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Westerly Hospital

Maintaining Precise Indoor Air Quality in Hospital Surgery Suites

Challenge

In most existing health care facilities, maintaining indoor air quality (IAQ) as required by local codes depends greatly on how well the moisture of outside air is removed before entering the building. Controlling moisture in Westerly Hospital, a 26,000-s/f acute care facility with eight operating suites and 125 beds, was complicated by the fact that the medical staff likes to keep the operating rooms fairly chilly — at a preferred 60°F.

At that temperature, conventional mechanical hot/chilled water systems cannot effectively reduce the humidity level leaving the cooling coil, which renders the interior spaces uncomfortable and potentially unsafe for both surgeons and patients. In these cases, relative humidity (RH) can rise to more than 75%, causing many surgeons to perspire and risking the growth of harmful bacterial and viral microbes, fungi and dust mites. High humidity levels found in ductwork downstream of cooling coils is an ideal environment for these types of organisms.

As part of a $1.4 million investment to fund capital upgrades to the facility’s HVAC equipment, Westerly Hospital’s management team and their consulting engineer turned to Trumbull Campbell Associates for an energy-efficient solution that would keep temperatures in the operating rooms where they needed to be within the required humidity bands.

Criteria

The design team sought to achieve a target dew point of 40°F to 42°F on 90°F days, while keeping the operating areas comfortable for the patients and medical staff. The project team quickly realized that changing the building envelope or replacing the conventional hot/chilled water system with a similar high-energy-consuming application was not a practical option. Because harmful microbes can flourish in humid air, they also knew it was critical to maintain a level of 45% RH and lower where bacteria and viruses cannot survive.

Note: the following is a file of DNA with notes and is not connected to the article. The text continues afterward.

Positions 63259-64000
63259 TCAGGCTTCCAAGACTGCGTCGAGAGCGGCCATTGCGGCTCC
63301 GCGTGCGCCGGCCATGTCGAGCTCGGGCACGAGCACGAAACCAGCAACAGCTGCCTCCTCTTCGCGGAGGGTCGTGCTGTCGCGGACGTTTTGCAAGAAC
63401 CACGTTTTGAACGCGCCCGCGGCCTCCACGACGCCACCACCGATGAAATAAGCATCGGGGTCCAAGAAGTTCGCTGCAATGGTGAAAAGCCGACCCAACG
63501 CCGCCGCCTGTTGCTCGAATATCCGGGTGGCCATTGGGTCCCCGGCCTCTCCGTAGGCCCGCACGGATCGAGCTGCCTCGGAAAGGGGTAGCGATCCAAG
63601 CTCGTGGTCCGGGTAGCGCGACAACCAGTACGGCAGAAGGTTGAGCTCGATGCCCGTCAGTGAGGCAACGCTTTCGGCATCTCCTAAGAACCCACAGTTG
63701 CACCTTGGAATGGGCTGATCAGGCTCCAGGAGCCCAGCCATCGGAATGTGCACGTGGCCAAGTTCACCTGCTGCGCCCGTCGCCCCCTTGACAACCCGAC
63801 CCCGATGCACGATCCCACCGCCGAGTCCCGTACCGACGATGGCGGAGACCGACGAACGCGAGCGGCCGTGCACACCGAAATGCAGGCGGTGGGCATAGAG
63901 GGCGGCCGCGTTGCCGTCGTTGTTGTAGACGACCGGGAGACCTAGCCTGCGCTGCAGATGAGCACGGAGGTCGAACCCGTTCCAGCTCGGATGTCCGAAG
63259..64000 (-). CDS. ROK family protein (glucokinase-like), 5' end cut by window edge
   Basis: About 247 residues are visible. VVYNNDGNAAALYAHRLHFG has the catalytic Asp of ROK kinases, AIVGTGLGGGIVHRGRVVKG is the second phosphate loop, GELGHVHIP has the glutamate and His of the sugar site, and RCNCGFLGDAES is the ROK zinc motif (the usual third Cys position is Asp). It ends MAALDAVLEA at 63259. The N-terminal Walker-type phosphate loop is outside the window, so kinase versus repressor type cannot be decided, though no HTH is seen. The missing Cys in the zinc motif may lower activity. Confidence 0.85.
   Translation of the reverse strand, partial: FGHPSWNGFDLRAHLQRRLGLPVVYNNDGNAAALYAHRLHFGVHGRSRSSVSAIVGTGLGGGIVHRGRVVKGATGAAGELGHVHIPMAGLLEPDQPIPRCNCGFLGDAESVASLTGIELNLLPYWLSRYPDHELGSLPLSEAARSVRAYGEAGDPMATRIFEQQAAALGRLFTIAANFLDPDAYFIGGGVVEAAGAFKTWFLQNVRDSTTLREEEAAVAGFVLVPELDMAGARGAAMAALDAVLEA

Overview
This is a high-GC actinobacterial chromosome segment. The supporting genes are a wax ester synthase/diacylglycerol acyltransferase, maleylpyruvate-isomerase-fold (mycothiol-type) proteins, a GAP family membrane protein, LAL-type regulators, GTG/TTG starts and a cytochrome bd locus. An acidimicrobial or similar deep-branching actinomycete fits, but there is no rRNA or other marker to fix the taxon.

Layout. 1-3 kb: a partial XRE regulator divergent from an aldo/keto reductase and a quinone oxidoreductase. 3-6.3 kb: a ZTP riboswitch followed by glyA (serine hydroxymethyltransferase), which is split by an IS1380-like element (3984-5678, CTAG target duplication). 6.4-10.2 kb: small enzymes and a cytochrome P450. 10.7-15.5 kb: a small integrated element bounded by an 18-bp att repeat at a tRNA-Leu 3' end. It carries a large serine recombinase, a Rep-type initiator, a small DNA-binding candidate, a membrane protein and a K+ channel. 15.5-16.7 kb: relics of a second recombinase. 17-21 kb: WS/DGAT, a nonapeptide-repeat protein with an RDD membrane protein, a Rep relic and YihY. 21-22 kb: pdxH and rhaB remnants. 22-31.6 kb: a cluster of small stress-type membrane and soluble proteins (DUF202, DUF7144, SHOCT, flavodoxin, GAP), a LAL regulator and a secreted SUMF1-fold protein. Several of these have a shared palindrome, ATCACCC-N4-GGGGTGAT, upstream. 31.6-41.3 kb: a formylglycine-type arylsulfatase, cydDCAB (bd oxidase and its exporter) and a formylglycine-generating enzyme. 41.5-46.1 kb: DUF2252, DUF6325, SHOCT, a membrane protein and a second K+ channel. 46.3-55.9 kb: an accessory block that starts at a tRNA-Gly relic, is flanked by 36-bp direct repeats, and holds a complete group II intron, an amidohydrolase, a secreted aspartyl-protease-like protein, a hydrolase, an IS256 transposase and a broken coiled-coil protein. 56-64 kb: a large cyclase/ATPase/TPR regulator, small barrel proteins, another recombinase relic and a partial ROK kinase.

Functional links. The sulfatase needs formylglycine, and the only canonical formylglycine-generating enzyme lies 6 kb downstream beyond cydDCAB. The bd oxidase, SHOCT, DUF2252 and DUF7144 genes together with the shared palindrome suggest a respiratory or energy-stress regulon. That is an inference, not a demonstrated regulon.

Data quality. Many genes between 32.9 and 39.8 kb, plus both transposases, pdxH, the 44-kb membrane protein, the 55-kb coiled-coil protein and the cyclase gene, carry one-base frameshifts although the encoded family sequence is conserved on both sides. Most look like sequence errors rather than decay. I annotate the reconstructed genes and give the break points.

Solution

Taking into account the hospital’s precise temperature and humidity requirements, Trumbull Campbell Associates recommended a custom Bry-Air EcoDry series desiccant dehumidifier, installed with a steam-reactivation heat recovery module to reduce reactivation energy consumption. Through the Bry-Air desiccant dehumidifier, humid outside air is passed through a desiccant bed, which removes moisture by attracting the water molecules in a moisture state. Unlike conventional cooling-based equipment, the performance capacity of proven desiccant systems actually improves at lower air temperatures.

The Bry-Air dehumidifier provides reliable and precise performance conditions to meet hospital operating room humidity requirements without disturbing the rest of the building’s HVAC system balance. In fact, each surgeon can personally set the temperature and humidity that is appropriate for each procedure — regardless of the time of year or capacity of the hospital’s mechanical system serving the rest of the building. In addition, by eliminating high RH in the building ductwork, the new HVAC system complies with guidelines in ASHRAE Standard 62-89, Ventilation Standard for Acceptable Indoor Air Quality, in order to mitigate the risk of microbial contamination. Finally, a steam regeneration/heat recovery wheel was added to the system to remove the latent load and restore the adsorbent, effectively substituting electrical energy needed for this process with excess steam capacity during the summer months.

Richard Gonyo of L+M Medical Group, commented, “L+M and Westerly Hospital share a progressive environmental and energy policy to guide the operations of our facilities. Trumbull Campbell Associates and Bry-Air followed this directive to devise an innovative HVAC solution for the operating rooms that precisely maintains temperature and humidity control and air quality for patients and surgeons alike. Plus, the hybrid desiccant system significantly reduces the hospital’s energy usage and costs, and allows us to operate these critically important facilities safely and sustainably.”

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